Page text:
An environmental inspector responsible for monitoring Tata Steel is now working for the steel giant, leaving locals and critics of the steel giant’s controversial environmental record ‘gobsmacked’, the Volkskrant reported.
Lawyer Bénédicte Ficq, who is acting for 1,200 locals and numerous foundations in a case against Tata Steel said the inspector’s career switch is ‘a very worrying development’.
‘This is the power of money,’ Ficq told the paper. ‘It’s about acquiring knowledge from the body that is monitoring you to make it easier to continue in your polluting ways,’ she said.
A Tata Steel spokesman dismissed the criticism as ‘insinuations’ and ‘bar room gossip’ and said that the company ‘welcomed a strong monitoring body’.
However, the department the woman worked for, the Noordzeekanaalgebied, has been criticised by the provincial policy watchdog Randstedelijke Rekenkamer which called its working practices ‘sloppy’ and ‘not up to the task’ of monitoring Tata Steel effectively, the paper said.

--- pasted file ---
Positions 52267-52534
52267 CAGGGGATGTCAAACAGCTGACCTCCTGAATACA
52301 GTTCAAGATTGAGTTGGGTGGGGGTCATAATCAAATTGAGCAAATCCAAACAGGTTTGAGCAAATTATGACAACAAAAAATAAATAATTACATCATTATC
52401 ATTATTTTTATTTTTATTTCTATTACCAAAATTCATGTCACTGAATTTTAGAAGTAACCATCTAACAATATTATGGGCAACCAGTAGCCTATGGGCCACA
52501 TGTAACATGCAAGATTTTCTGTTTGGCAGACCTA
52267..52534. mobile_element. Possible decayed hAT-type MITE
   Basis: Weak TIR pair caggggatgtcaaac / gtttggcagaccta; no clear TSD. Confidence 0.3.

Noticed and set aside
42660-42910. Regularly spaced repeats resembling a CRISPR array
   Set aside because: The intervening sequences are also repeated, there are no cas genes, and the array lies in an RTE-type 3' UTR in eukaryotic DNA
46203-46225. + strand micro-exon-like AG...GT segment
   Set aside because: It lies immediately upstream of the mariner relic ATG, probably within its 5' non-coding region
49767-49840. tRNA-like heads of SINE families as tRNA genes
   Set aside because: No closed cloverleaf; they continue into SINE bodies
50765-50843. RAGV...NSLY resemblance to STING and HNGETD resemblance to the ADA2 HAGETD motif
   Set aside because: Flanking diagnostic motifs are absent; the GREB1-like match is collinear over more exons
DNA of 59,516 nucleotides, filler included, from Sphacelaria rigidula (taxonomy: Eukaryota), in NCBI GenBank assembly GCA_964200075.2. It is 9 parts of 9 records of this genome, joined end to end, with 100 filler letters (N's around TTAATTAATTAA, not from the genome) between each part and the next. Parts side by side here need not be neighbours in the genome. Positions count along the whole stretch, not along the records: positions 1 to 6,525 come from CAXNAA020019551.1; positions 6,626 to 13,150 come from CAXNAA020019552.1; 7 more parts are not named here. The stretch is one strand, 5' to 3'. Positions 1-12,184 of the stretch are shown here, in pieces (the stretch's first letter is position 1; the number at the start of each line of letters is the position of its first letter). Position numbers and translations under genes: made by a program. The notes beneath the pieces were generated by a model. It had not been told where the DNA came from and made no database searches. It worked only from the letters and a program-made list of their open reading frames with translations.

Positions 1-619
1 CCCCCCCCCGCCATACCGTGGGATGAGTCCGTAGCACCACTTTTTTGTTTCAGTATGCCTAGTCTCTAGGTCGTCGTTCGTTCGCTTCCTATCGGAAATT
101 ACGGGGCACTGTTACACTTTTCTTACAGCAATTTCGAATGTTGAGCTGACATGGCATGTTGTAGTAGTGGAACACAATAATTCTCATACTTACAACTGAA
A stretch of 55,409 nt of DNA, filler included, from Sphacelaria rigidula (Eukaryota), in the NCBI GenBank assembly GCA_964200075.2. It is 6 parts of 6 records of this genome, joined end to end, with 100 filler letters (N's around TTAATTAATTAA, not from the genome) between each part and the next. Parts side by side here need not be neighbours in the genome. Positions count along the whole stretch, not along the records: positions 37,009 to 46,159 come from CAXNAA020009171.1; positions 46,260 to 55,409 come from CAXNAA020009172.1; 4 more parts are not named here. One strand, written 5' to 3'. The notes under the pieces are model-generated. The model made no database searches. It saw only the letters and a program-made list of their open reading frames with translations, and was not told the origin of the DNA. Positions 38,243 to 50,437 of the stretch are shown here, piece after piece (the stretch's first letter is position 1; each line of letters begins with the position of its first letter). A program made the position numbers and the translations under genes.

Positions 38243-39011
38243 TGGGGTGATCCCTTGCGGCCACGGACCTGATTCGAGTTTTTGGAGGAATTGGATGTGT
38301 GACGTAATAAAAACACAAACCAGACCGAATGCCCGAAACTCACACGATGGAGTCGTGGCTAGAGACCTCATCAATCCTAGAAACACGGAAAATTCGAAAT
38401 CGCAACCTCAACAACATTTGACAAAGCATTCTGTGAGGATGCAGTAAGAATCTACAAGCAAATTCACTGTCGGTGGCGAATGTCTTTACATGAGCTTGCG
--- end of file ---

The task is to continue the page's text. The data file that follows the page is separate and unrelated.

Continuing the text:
Sanne Walvisch, of the foundation Frisse Wind, which is represented by Ficq, told the paper the inspector had told her about her decision in person. ‘She seemed quite robust. But then all of a sudden she was gone. She won’t just be taking all strategic knowledge of the environmental service with her but everything we have shared with her as well,’ Walvisch said.
Tata Steel did not actively recruit among environmental inspectors, the spokesman said. The woman had told her new boss that ‘she had a good feeling about the possibility to contribute to change from within the organisation’, he said.
A spokesman for her former employer said it is not unheard of for people who work for the environmental service to take a job with one of the companies under their supervision. ‘There’s no law against it,’ he told the paper.
Staff are obliged to sign a non disclosure agreement which covers a period after they have left the job. It is not known how long that term is in this case, or what sanctions apply if that term is breached.
In January this year, public health institute RIVM said the Tata steelworks is the main source of metal and polycarbon-based pollutants in the IJmond region, and figures collected by the regional health board show the pollution is more serious than the company’s own records would indicate.